On Percy Jackson and the Olympians

Stealing Fire From the Gods

The Appeal of Percy Jackson
By Paul Collins

Growing up is dangerous. Being yourself is dangerous.

In the classic Australian film, Strictly Ballroom, the chief character, Scott, wants to dance his own steps and wants to do it his way. And all Hades breaks loose!

Scott’s attempts at becoming an individual, at becoming himself, are seen as a crime, an act of rebellion, against the social “group” of which he is a member because Scott is not fitting in; he’s not conforming.

Well, neither is Percy Jackson.

Percy is dyslexic, has Attention-Deficit/Hyperactivity Disorder (ADHD), and is always getting into trouble. In most school systems, and society at large, that pretty much makes Percy a loser, the kid least likely to succeed, the kind of kid who’ll never amount to anything and isn’t worth the effort anyway. Ever heard that one before?

Rick Riordan, author of the Percy Jackson series, turns these so-called flaws on their heads.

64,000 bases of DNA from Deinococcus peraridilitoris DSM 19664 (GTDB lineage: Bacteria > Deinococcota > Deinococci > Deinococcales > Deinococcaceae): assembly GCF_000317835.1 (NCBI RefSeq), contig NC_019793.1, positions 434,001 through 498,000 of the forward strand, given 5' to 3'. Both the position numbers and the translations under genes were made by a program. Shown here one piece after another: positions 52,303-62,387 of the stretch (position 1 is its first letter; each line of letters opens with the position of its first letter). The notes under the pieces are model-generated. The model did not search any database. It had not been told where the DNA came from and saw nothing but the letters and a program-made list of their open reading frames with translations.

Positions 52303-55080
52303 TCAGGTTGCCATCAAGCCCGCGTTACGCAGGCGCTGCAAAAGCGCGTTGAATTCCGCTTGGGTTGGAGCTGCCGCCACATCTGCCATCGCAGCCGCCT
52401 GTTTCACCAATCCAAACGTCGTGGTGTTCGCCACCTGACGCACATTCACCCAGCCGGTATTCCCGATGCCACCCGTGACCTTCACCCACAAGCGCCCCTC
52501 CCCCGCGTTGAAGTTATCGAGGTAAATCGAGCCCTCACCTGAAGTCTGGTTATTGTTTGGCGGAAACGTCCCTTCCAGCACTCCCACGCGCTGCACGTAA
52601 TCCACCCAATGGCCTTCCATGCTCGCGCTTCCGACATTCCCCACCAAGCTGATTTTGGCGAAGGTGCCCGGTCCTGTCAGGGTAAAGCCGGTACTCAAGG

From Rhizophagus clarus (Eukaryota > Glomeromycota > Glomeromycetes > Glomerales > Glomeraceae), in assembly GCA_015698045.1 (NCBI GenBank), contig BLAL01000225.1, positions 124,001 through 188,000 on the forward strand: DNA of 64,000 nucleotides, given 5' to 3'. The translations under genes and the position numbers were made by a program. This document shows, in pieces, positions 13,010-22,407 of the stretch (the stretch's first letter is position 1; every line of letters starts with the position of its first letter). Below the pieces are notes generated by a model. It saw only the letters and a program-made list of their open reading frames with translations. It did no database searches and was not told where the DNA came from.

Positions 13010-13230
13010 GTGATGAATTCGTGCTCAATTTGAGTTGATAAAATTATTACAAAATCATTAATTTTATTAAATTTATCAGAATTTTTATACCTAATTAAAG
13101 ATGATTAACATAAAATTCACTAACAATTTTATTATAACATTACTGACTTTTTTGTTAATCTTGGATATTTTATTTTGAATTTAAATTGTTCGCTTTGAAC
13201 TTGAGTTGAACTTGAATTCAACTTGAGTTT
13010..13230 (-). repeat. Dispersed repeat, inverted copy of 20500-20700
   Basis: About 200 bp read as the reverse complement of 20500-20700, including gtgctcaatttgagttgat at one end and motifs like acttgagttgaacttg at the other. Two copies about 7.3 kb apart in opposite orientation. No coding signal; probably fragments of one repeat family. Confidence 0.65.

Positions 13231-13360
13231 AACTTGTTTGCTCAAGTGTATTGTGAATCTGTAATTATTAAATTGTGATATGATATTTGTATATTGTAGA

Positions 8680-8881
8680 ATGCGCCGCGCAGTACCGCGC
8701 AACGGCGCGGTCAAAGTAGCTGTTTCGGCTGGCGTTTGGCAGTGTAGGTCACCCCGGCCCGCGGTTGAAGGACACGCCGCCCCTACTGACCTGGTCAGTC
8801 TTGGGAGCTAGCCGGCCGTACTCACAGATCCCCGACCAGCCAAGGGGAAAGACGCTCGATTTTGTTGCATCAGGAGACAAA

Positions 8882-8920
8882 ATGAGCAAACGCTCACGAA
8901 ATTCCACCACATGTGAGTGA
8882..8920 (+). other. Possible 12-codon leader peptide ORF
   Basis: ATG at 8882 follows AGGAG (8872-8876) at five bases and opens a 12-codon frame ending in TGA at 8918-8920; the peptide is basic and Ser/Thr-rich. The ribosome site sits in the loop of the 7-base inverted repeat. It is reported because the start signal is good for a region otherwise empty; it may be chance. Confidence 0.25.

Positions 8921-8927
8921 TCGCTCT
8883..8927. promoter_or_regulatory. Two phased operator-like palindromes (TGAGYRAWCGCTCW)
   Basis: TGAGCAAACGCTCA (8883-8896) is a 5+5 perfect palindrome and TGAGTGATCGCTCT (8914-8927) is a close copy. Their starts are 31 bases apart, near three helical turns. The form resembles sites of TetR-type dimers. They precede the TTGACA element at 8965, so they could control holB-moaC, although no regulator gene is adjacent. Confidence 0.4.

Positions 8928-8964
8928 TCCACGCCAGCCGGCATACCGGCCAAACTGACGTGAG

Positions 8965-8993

Like many kids in his position–labeled a misfit, looked down upon, shoved to the side lines–Percy feels shut out, left behind, and is beginning to feel frustrated and anxious about it. He can’t work out why some of the teachers always pick on him, why things always go wrong even when he tries his hardest to do the right thing.

Of course, once you’ve been stuck with a label–like dyslexic, disruptive, troublemaker–it’s pretty hard to change things back, because you’re dealing with people’s perceptions. They don’t see “you” anymore; they just see the label.

In its own way, The Lightning Thief is a classic “Rags to Riches” plot, a type  …

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